Normangee, TX Private Plane Crash, Nov 1982

Lester Roloff.png


Normangee (AP) -- A single-engine airplane piloted by controversial evangelist LESTER ROLOFF crashed into a pasture Tuesday, killing ROLOFF and all four passengers in the craft, officials said.
The crash was three miles north of Normangee, which is about 110 miles north of Houston. A spokesman for the Madison County sheriff's office said the aircraft did not burn.
The dead were identified as ROLOFF, 68, ELAINE WINGERT, 30, SUSAN LYNN SMITH, 28, CHERYL PALMER, 24, and ENOLA SLADE, 25, all of Corpus Christi, said Sam Saxon of the Texas Department of Public Safety.
MS. WINGERT was a friend of ROLOFF'S and the others worked at Roloff's Jubilee Home for Ladies, said Jubilee Superintendent Doug Haddock.
ROLOFF was involved in an eight-year battle with the state of Texas over licensing of his homes for wayward youths. ROLOFF saw the battle as a fight over the separation of church and state, and he called the struggle "the Christian Alamo."
A state district judge finally allowed ROLOFF to operate his Rebekah Home for Girls and Anchor Home for Boys without licenses.
Some youths at the homes claimed they were held against their will and were harshly punished for not following ROLOFF'S religious teachings. But others -- including the judge presiding over the licensing battle -- praised the homes for steering young drug-users away from crime.
On Tuesday, ROLOFF had taken off in his Cessna 210 about 8:30 a.m. with four other people to go to Kansas City to preach at a service at Calvary Baptist Church in Roosterville, Mo., Tuesday night, said Dave Walkden, communications director for ROLOFF Evangelistic Enterprises.
A Leon County sheriff's deputy said the wings and tail of the Cessna 210 landed in one pasture and the fuselage fell about a mile away in another field. The deputy asked that he not be identified by name.
The Federal Aviation Administration reported "very severe storms in that area" at the time of the crash, said FAA spokesman George Burlange in Fort Worth.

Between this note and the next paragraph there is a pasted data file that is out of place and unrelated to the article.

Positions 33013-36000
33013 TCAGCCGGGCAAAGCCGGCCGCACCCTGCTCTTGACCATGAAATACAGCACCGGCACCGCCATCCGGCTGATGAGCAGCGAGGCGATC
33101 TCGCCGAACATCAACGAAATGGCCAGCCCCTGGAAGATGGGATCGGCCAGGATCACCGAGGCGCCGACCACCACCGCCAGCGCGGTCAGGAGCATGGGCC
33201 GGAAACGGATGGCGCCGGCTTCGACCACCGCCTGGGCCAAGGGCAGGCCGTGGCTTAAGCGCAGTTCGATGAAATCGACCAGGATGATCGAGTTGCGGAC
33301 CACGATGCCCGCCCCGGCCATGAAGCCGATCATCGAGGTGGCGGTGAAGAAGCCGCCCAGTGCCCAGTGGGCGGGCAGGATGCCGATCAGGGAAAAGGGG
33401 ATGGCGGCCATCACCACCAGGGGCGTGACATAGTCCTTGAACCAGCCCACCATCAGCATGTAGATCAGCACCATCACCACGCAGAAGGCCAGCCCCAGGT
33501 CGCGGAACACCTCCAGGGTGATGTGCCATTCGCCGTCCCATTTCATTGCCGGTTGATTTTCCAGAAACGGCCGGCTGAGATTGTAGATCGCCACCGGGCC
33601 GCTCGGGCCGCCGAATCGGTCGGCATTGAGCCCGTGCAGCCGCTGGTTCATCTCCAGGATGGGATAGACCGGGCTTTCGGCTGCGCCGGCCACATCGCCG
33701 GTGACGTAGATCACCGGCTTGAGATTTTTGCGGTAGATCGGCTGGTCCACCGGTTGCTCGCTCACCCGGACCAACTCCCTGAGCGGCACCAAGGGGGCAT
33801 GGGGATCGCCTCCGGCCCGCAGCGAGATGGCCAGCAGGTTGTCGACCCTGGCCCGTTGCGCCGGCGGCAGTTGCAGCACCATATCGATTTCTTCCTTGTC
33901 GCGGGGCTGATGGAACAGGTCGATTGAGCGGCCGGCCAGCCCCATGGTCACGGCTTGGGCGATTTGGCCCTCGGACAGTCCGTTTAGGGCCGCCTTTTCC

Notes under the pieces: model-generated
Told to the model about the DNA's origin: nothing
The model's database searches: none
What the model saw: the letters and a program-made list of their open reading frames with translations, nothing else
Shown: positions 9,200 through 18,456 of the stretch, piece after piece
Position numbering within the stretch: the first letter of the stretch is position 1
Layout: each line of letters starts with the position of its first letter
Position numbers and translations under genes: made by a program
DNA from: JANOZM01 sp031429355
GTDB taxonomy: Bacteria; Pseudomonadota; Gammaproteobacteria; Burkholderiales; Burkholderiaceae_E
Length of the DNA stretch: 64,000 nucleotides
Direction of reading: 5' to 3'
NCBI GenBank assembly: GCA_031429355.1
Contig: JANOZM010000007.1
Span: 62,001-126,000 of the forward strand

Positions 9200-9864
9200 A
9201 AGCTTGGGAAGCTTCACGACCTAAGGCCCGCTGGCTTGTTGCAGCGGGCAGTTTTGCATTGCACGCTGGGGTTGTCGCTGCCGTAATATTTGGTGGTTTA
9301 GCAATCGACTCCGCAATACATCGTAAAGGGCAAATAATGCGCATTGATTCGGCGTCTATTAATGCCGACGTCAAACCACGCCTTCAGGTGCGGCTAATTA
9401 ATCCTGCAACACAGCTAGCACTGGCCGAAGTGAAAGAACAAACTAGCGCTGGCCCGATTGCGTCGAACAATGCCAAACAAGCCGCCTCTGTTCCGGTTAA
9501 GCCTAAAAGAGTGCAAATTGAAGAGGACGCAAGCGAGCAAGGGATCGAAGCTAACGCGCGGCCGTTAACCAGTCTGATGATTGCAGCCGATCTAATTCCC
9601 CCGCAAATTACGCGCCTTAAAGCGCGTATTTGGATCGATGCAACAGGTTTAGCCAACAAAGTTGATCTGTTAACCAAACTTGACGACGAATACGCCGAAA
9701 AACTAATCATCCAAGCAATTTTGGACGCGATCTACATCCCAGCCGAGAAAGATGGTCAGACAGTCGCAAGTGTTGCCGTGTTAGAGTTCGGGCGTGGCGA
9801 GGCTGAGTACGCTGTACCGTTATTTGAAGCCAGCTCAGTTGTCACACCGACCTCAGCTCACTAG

The plane had been at 19,000 feet, and the storms extended up to 34,000 feet, Burlage said.
"High turbulence will tear the wings off an airplane.
You don't just fly into a thunderstorm because of the tremendous force there," he said.
The plane disappeared from radar at 10:18 a.m. with no indication of trouble beforehand, he said.
"He just disappeared. This indicates to me that he hit something he didn't expect to hit," he said.
Burlage said the wreckage of the plane owned by the Roloff organization was discovered about an hour later.
A comparison of the wreckage site and the spot the plane was last seen on radar indicates the plane fell "almost straight down. This means he was out of control because even with a disabled craft you can usually glide around a bit," Burlage said.
Haddock said MS. WINGERT was a friend of Roloff's who lived in her own home on the Roloff organization complex, which includes residences for troubled people. The other three women had been residents at the Jubilee Home and stayed to work with other residents, he said.
He said MS. SMITH, originally from Omaha, Neb., was a high school teacher at the home; MS. SLADE, originally from Durango, Colo., was a counselor; and MS. PALMER, originally from Massilion, Ohio, was a missionary to Apache Indians in Arizona and was back at the home temporarily.
R. L. Lamb, who lives on a farm near the crash site, said he was in his garden between 10 a.m. and 10:30 a.m. when he heard a loud noise overhead.
"It sounded like a clap of thunder or a big cannon shooting off," Lamb said, adding that he saw nothing unusual when he looked up.
The plane that crashed Tuesday -- a propeller-driven craft painted tan and blue with gray trim -- was the plane Roloff flew frequently to travel around the country, said Walkden, the communications director for Roloff's organization. He said Roloff had been a pilot for 25 years.
"He flies himself all over the country. He does this nearly every day. He's got more hours than a lot of military pilots," Walkden said.

Galveston Daily News Texas 1982-11-03


There is a rule indeed.

There is a rule indeed. 12,500-14,000 feet, crew must wear oxygen after 30 minutes. 14,001-15000, crew has to wear oxygen the whole time up there. And above 15,000, oxygen must be used by all aircraft occupants for the flight. However, his plane was a pressurized Cessna 210. Thus the pressurization would've sufficed for oxygen.

19000 feet without oxygen

Did his plane have the proper equipment to fly at 19000 feet I have been in a Cessna 210 at 10000 and felt light headed. I thought there was a rule about that!